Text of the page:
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VOLT Ink.: Recipes, Stories, Brothers (2011)

by Bryan Voltaggio(Favorite Author)
3.65 of 5 Votes: 2
1616281618 (ISBN13: 9781616281618)
Olive Press
review 1: Season 6 was the last season of Top Chef that I watched with any regularity, and it was the Voltaggio brothers that drew me in. Clearly you have to be pretty damn talented to land a spot on the show, but I felt like Bryan and Michael were operating on a whole other plane. Having both run restaurants for Charlie Palmer, as well as Michael running Jose Andres' Bazaar, they probably didn't need TV attention to quickly establish themselves as total culinary studs. It seemed like they were there solely to compete with each other, with little regard for any of the other contestants, and ultimately they were the last two standing. I think this provided the only really good storyline to any of the seasons. It wasn't "I'm here to win so I can open my open place" or "I want to ... moreget new equipment for my restaurant." It was "I'm here to kick my brother's ass.""VOLT ink." is a great distillation of the competition and collaboration between Bryan and Michael. It's laid out beautifully and well-organized...and the only mention of Top Chef that I can recall comes from Jose Andres and Charlie Palmer who wrote the forward to the book. It's a total chef's cookbook, in that the recipes call for immersion circulators, vacuum sealers, agar, xanthan, etc., but passages where Bryan and Michael explain their inspiration for a dish and the techniques involved are pretty fascinating. They are, as Charlie Palmer says, "neo-traditionalists." So the dishes involved are largely clever twists on classic flavor combinations, but prepared with some of the more progressive techniques and presentations used in restaurants today.Food porn of the highest order, with a great deal of substance to support it. Definitely worth picking up.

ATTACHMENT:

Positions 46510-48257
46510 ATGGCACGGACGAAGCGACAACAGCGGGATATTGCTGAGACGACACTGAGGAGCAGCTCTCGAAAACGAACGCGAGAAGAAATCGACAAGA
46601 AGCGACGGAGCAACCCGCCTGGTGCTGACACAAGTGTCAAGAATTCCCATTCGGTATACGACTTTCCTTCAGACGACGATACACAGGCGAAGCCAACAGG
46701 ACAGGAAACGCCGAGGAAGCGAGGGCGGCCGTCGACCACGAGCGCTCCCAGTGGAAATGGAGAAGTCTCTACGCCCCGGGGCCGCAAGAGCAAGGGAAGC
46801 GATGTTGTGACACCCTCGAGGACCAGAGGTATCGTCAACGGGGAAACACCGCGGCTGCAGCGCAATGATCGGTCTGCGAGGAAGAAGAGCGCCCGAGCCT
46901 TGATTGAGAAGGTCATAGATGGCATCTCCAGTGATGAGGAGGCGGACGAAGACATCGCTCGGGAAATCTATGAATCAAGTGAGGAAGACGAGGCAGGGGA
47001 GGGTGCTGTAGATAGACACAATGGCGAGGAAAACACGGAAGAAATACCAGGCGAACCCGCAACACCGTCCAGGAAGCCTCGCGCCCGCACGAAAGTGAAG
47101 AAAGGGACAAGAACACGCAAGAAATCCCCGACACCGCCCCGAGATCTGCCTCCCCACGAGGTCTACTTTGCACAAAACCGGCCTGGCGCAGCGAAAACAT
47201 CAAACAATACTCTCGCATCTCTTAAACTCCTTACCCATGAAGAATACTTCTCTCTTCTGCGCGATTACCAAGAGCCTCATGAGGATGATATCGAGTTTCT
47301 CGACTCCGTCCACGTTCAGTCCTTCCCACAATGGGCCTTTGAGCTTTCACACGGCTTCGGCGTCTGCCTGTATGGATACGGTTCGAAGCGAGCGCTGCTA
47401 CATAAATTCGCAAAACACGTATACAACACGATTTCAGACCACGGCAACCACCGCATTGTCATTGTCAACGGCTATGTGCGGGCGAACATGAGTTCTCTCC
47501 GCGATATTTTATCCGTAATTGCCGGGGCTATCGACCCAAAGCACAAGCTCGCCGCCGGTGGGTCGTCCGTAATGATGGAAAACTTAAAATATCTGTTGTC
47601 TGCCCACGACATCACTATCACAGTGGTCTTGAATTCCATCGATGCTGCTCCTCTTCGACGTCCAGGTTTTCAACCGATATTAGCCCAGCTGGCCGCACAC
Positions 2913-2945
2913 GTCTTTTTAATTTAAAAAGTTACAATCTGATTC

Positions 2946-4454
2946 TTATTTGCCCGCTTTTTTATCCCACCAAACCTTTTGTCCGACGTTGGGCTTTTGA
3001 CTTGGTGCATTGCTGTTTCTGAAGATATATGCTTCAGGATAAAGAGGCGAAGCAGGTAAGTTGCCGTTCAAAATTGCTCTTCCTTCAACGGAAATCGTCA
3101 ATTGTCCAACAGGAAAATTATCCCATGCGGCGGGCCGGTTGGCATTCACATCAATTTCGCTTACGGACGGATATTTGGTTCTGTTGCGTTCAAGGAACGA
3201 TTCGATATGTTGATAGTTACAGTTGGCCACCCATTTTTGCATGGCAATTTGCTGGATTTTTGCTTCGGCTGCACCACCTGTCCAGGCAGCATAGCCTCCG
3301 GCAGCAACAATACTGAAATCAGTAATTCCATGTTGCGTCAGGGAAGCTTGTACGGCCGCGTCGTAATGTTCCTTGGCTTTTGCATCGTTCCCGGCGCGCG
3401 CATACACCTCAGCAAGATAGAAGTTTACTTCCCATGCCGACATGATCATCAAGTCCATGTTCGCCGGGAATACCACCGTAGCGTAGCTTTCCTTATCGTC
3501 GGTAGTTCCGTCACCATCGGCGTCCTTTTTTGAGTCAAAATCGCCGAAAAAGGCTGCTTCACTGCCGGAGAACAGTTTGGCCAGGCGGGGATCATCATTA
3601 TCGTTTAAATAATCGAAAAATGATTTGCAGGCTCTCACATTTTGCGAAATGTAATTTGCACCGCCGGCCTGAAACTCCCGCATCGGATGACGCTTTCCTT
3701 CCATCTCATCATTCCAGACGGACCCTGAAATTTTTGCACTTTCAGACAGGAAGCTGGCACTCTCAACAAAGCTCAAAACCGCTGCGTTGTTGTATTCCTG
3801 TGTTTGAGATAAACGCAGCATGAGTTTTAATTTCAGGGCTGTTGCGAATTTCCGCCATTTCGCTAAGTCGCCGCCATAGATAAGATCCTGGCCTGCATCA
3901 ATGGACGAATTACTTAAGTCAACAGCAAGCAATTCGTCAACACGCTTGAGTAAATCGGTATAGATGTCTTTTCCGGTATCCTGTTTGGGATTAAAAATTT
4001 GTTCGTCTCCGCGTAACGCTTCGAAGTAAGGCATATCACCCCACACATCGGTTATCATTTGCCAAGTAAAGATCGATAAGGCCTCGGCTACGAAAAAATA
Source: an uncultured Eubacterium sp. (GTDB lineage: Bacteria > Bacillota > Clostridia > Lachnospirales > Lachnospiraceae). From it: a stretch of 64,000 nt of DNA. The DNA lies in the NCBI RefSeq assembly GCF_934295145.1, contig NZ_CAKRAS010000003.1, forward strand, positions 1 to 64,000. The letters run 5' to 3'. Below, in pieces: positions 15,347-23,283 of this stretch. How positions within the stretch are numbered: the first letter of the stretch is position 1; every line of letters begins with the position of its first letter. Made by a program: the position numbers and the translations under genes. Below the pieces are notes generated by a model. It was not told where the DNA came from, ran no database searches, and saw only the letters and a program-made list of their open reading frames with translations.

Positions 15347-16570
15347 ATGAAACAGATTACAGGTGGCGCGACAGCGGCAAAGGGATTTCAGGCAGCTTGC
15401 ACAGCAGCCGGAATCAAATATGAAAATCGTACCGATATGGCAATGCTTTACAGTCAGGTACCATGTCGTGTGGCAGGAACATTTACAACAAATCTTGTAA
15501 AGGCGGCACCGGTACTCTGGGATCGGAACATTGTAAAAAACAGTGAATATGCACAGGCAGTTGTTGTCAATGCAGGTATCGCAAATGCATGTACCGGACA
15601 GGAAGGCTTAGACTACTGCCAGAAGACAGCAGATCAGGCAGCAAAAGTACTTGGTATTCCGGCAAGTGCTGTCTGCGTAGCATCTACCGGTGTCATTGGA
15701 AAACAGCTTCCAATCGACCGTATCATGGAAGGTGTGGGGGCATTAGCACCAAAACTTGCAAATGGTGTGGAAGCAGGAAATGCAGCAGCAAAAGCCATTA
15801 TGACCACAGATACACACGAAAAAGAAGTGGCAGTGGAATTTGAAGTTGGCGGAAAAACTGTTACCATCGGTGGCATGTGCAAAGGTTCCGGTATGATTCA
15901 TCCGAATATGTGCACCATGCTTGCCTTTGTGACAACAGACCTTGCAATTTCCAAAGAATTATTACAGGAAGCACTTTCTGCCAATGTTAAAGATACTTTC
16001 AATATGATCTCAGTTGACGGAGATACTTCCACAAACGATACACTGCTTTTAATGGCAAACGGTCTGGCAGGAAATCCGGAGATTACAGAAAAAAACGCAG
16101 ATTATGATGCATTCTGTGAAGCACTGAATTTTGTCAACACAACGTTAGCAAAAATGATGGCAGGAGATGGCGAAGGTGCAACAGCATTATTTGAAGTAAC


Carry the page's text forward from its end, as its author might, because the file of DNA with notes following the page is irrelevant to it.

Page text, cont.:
review 2: Beautiful photos and really intriguing recipes and stories, but I can only give this book 3 stars because all I can do is stare at the food. The recipes are all really complex, with a huge list of ingredients, several separate components, and often requiring multiple unusual pieces of equipment. I suppose I will just have to content myself with trips to Bryan's restaurant (and maybe Michael's, if I ever get out to L.A.). On the off-chance that I ever require an immersion circulator, though, I will keep this book on hand! less
Reviews (see all)
It gets it's stars for being pretty, not for any value as a cookbook.
Exciting new techniques for a skilled cook.
Skimmed. Pretentious, moi?
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